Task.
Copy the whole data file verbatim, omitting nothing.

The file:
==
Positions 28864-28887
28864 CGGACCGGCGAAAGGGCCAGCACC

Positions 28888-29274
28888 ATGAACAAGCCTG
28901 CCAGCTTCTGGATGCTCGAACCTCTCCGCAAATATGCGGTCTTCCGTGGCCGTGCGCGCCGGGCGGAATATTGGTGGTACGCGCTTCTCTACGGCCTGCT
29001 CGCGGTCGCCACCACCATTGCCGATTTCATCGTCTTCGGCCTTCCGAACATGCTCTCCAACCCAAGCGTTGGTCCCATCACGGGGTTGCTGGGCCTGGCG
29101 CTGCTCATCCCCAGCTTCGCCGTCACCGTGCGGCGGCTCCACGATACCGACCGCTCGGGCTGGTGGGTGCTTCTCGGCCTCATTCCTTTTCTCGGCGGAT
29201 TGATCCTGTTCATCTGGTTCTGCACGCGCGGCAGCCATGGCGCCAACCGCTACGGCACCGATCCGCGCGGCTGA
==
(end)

Positions 28864-28887
28864 CGGACCGGCGAAAGGGCCAGCACC

Positions 28888-29274
28888 ATGAACAAGCCTG
28901 CCAGCTTCTGGATGCTCGAACCTCTCCGCAAATATGCGGTCTTCCGTGGCCGTGCGCGCCGGGCGGAATATTGGTGGTACGCGCTTCTCTACGGCCTGCT
29001 CGCGGTCGCCACCACCATTGCCGATTTCATCGTCTTCGGCCTTCCGAACATGCTCTCCAACCCAAGCGTTGGTCCCATCACGGGGTTGCTGGGCCTGGCG
29101 CTGCTCATCCCCAGCTTCGCCGTCACCGTGCGGCGGCTCCACGATACCGACCGCTCGGGCTGGTGGGTGCTTCTCGGCCTCATTCCTTTTCTCGGCGGAT
29201 TGATCCTGTTCATCTGGTTCTGCACGCGCGGCAGCCATGGCGCCAACCGCTACGGCACCGATCCGCGCGGCTGA